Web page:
Edinburgh Castle
Perl Testing - A Developer's Notebook
AuthorsIan Langworth & chromatic
DateJuly 2005
ReviewerRory Macdonald
Cover image for Perl Testing : A Developer's Notebook

First of all, let me deal with the format. This is my first experience of O'Reilly's "Developer's Notebook" series, and I'm not impressed. O'Reilly spend 4 (!) pages at the front of the book (and half a page at the back) trying to explain to the reader what a developer's notebook is all about - attempting to differentiate it from other books in the O'Reilly series.

This section should not be missed. It prepares the reader for the thin paper, jotter-style hatching, coffee stains, layout and lack of diagrams - which could potentially have the casual browser returning the book to the shelf. I certainly started quietly muttering "what the..." upon my first thumb through.

Oh - and O'Reilly say its not a cookbook. Really really.

I don't care how much marketing makeover is applied to a text, but as far as I'm concerned, when the content follows a "how do I do this" ... "here's how you do this" format - its a cookbook.

Did this marketing makeover help me? No. For example, using a "hand writing" font for comments in the margins is not a good idea when those comments can contain code snippets (eg \x{$0} on p30).

The book is aimed at any Perl developer wanting to use testing to do a better job. This to be accomplished by presenting the "frantic scribbling and notes" of a "true-blue alpha geek".

These scribblings are quite shallow in their coverage of the solutions presented. While this may be in keeping with the book's style, as the book proceeded, this shallowness had me wondering if the book wouldn't be equally effective as a FAQ referencing relevant Test::xxx modules.

I question whether this approach is appropriate for the initial chapter; "Beginning Testing". This chapter is ripe for a (shallow) chat about selecting ranges and values for testing. Without at least an awareness of these issues (boundary value analysis etc), the new Perl tester is still flying blind.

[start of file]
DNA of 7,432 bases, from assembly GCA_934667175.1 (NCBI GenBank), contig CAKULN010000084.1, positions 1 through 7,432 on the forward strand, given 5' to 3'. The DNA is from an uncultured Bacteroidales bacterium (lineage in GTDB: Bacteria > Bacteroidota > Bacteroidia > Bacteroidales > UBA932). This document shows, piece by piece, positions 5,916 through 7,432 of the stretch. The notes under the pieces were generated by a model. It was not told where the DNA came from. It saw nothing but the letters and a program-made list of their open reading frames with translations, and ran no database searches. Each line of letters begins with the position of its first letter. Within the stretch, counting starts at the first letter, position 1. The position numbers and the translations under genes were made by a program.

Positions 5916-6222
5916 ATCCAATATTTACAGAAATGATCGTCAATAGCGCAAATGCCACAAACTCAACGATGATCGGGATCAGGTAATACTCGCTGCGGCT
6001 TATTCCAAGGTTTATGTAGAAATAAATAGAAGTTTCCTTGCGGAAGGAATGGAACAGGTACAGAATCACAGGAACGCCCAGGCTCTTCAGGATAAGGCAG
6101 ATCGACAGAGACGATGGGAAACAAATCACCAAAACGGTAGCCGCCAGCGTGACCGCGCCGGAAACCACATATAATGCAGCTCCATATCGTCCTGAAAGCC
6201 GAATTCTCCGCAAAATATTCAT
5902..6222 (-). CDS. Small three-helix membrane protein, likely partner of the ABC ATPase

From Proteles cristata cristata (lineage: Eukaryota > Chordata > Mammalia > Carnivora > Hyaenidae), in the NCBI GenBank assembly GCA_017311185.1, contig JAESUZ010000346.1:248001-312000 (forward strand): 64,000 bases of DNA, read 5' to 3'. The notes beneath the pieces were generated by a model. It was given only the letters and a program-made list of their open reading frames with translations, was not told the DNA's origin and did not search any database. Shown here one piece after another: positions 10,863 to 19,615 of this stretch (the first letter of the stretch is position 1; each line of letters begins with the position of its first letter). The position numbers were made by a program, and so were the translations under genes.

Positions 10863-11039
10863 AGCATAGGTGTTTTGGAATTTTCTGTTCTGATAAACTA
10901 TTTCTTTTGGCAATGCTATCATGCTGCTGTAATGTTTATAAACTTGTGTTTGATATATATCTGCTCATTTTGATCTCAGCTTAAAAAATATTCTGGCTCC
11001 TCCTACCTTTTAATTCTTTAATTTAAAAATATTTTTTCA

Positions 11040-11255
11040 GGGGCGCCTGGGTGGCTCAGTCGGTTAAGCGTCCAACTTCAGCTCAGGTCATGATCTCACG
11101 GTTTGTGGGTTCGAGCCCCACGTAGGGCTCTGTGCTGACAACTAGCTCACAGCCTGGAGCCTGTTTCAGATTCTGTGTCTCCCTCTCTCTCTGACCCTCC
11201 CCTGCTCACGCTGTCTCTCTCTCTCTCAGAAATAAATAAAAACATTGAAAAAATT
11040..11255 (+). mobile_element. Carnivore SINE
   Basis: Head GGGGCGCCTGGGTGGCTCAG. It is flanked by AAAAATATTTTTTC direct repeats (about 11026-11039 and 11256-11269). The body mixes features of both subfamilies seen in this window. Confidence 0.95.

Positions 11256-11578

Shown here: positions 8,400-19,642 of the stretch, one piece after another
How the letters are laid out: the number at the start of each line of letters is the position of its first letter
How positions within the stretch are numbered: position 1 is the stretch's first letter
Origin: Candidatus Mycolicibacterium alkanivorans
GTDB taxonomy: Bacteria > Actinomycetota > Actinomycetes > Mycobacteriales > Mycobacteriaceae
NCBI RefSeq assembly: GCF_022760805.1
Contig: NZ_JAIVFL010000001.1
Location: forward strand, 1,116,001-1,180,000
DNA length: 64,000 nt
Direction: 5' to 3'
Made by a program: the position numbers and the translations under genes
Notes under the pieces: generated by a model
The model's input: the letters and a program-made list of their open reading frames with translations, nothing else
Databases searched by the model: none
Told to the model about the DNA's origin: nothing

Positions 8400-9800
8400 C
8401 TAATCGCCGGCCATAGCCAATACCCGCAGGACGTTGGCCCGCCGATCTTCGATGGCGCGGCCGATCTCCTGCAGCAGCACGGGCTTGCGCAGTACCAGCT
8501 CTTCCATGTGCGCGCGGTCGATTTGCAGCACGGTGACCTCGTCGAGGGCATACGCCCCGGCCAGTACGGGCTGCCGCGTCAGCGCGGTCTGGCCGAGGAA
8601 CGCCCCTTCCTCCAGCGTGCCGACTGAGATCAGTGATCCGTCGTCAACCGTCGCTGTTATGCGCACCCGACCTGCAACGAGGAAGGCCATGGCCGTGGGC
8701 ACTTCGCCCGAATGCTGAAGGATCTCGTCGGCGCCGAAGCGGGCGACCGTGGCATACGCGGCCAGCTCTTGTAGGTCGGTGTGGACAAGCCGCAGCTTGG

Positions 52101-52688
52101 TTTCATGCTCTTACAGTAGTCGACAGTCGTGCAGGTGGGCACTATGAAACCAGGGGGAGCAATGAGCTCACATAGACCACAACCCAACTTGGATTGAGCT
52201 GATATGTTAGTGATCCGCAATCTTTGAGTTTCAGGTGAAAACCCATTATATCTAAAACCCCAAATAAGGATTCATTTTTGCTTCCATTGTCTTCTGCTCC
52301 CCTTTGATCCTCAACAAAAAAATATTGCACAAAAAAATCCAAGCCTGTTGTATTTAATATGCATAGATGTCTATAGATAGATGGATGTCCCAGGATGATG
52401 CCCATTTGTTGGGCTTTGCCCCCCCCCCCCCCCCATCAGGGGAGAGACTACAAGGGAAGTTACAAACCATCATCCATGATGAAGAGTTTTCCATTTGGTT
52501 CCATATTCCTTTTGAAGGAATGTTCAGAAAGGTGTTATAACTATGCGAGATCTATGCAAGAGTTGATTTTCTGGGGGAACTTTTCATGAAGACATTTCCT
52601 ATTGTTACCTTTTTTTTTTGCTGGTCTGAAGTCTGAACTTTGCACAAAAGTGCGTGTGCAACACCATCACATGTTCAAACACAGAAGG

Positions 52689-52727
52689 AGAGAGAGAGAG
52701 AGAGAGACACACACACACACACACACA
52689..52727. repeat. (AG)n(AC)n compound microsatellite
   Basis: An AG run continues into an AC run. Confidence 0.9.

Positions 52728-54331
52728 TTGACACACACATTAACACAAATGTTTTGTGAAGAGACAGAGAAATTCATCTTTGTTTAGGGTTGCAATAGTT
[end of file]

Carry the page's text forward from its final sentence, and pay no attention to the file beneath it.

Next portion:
On the plus side, the writing style gets to the "meat and two veg" very quickly. Here's a quick list of items which I felt were usefully covered;

There's something there for pretty much everyone, although there is no mention of testing for Perl software featuring a non-web GUI (eg Perl/Tk).


I would recommend this book as a good jump-start for those looking for a quick introduction in Perl testing or those looking for inspiration to introduce more advanced testing procedures to their projects.

For those not interested in moving beyond basic testing of straight forward modules I would leave this book on the shelf and read the POD for Test::Simple, Test::More, Test::Distribution and Test::Kwalitee.

My final comment would be that the format and style left me feeling that the book would perhaps be better off as a chapter in the next edition of Perl Cookbook.

Table of contents

The Developer's Notebook Series
Ch1 : Beginning Testing
Ch2 : Writing Tests
Ch3 : Managing Tests
Ch4 : Distributing Your Tests (and Code)
Ch5 : Testing Untestable Code
Ch6 : Testing Databases
Ch7 : Testing Web Sites
Ch8 : Unit Testing with Test::Class
Ch9 : Testing Everything Else
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